In “classical” harmonic-balance analysis , only a single excitation tone is used. The method has been extended, however, to allow two or more noncommensurate excitation frequencies. These methods increase the number of frequency components in the analysis and slow the analysis significantly. Several methods can be used to improve the efficiency of mixer analysis by multitone harmonic balance. One is to select the frequencies in the
analysis so they include only the LO harmonics and sidebands around each harmonic. This reduces the size of the frequency set considerably, and thereby improves efficiency. Another is to use conversion-matrix analysis. In this method, the mixer is first analyzed under LO excitation alone, and then a noniterative calculation, treating the RF as a small deviation on the LO voltage, follows. This process is very efficient, because the computation time required for the conversion-matrix analysis is usually insignificant, and the harmonic-balance analysis is single-tone. Conversion-matrix analysis is applicable to both active and passive mixers.
Numerical optimization of mixer designs is possible in most harmonic-balance simulators, but the time required for such optimization is usually prohibitive. A more intelligent design process usually obviates such optimization, or at least reduces considerably the amount needed. We begin with an idealized circuit, using only lumped or simple distributed components, and baluns are replaced by transformers. We then determine input and optimum load impedances, and we design simple matching networks, usually lumped-element. The circuit is again optimized, the ideal elements are replaced one-by-one with real structures, and the mixer’s performance is recalculated, reoptimized, and maintained throughout the process. When the finished circuit emerges, it needs little or no numerical optimization.
Figure 4 shows a planar star mixer using three-strip Marchand baluns in a coplanar-waveguide (CPW) structure. We have designed a large number of mixers of this type, most
A planar star mixer uses three-strip Marchand baluns in a CPW-like configura-tion. This mixer exhibits low conversion loss, high isolation, and excellent intermodulation performance from 26-40 GHz. The IF frequency range is DC-12 GHz.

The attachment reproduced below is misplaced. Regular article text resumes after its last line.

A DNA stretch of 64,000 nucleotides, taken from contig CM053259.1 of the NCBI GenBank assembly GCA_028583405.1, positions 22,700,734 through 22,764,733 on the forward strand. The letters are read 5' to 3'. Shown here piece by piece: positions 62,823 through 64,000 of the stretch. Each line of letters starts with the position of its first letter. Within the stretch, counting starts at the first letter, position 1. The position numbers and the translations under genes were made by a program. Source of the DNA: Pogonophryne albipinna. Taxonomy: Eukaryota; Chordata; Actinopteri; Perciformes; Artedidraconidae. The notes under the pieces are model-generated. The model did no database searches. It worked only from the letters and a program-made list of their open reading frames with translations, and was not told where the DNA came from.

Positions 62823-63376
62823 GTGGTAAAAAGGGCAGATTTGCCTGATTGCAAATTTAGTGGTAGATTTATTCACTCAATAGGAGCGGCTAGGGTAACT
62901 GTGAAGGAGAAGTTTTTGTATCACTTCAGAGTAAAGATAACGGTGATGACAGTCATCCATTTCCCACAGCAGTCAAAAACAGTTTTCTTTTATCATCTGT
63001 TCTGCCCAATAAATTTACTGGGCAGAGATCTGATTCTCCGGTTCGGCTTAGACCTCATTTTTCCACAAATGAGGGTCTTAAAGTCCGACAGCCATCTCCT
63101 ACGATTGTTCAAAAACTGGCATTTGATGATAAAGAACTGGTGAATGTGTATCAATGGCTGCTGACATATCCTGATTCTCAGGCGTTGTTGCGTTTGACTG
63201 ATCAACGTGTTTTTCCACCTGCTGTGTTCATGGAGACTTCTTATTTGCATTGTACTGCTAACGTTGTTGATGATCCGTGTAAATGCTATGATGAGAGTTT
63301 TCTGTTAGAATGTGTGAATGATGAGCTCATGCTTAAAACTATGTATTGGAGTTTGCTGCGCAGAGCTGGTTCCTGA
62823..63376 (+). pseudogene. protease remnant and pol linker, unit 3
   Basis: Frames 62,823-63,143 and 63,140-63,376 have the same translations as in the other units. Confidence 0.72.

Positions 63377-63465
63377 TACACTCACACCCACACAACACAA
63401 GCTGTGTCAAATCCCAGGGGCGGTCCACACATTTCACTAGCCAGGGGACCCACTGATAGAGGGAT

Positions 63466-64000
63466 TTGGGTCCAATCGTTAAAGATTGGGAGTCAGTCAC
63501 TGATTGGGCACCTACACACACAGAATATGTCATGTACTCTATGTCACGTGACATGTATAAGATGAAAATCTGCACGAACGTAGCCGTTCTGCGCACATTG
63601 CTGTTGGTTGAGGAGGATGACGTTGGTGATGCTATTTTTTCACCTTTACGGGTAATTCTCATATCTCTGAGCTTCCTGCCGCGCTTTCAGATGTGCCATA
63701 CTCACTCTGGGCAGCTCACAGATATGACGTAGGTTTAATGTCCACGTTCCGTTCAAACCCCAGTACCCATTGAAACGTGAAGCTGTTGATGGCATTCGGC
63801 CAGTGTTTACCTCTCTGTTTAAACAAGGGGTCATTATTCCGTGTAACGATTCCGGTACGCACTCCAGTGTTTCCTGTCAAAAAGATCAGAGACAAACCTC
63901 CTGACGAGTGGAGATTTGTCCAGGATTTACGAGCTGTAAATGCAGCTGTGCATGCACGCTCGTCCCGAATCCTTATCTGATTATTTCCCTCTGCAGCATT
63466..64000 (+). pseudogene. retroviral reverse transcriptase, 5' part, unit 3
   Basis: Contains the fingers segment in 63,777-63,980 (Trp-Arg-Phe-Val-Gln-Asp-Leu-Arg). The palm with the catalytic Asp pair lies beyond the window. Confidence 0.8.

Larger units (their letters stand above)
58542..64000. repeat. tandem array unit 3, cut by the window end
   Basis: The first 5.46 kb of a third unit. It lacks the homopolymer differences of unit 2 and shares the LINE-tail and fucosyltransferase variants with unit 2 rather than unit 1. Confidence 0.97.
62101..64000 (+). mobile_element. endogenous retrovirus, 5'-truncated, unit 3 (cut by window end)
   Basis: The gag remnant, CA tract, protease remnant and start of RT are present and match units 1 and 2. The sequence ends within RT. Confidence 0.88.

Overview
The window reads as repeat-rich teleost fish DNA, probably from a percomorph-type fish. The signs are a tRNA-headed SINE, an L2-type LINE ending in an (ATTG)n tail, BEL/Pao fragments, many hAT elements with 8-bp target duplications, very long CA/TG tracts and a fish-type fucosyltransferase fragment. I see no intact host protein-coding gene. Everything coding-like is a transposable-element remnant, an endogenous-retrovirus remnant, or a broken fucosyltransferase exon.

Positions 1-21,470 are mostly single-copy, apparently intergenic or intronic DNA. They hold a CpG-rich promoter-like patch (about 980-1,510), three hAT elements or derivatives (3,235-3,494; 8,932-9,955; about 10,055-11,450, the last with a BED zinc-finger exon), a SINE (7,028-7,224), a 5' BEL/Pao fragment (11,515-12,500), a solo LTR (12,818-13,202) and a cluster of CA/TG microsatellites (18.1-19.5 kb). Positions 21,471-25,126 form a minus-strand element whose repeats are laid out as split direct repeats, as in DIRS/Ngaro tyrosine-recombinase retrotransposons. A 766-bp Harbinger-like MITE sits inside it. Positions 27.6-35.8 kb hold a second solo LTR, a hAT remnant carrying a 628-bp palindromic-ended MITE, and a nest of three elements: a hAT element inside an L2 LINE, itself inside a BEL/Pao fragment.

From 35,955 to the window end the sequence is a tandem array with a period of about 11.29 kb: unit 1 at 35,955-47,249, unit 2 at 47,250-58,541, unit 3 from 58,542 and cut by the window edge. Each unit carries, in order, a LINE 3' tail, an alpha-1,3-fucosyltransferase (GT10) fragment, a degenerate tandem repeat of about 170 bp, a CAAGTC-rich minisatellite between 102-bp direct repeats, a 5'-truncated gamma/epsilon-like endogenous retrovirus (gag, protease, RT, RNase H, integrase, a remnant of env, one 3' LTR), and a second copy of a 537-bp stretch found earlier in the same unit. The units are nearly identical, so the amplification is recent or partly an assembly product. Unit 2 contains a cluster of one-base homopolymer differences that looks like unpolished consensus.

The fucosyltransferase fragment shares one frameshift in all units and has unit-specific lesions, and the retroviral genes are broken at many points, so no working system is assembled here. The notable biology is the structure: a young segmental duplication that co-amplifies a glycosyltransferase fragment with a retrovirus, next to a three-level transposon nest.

operating over octave bandwidths between 12 and 45 GHz. The mixer shown in the figure operates over a 26-40 GHz RF and LO band and a DC-12 GHz IF band. Conversion loss is 7 to 9 dB over this frequency range. The RF-to-LO isolation, probably the best indication of the balun’s effectiveness, is greater than 40 dB. This is the first mixer of this type that we developed; subsequent mixers have exhibited 18 GHz IF bandwidth, 20 to 40 GHz RF and LO bandwidth, and lower conversion loss. These mixers typically exhibit input third-order intercept points above 20 dB.
Figure 5 shows a rather unusual mixer that makes extensive use of coupled-line baluns. The RF and LO baluns are multistrip, asymmetrical Marchands. One of the quarter-wave sections of each balun is the usual three-strip structure, while the other has six equal-width, equally spaced strips. The large number of strips gives the section a very low odd-mode impedance, which improves the bandwidth considerably.
The RF balun excites a curved, coupled-line section which we have come to call the horseshoe. This section has two purposes: first, it provides an approximate virtual-ground point for an IF connection, always a difficulty in microwave ring mixer designs. Second, it improves the balun’s balance. This mixer exhibits low conversion loss (~7 dB) and high RF-LO isolation (~35 dB) over an 18-40 GHz band. Unfortunately, the LO-to-IF and RF-to-IF isolations are only modest, approximately 13 dB. Subsequent designs used a stub in the IF connection to improve the rejection.
This planar ring-diode mixer operates from 18 to 40 GHz, with a 12-GHz IF. It consists of Marchand baluns for both the RF and LO, and a second “horseshoe” balun for IF extraction and further even-mode rejection.
The use of modern harmonic-balance simulators and electromagnetic analysis software has been instrumental in the design of modern mixers. Especially, it has allowed the development of new types of balun structures, without which broadband monolithic balanced mixers would be impossible. Design techniques, however, must be adjusted to make most efficient use of these technologies. The result is high-performance, low-cost circuits operating into the millimeter-wave region.
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 SPICE3, Electronics Research Laboratory, University of California, Berkeley, CA USA 94720.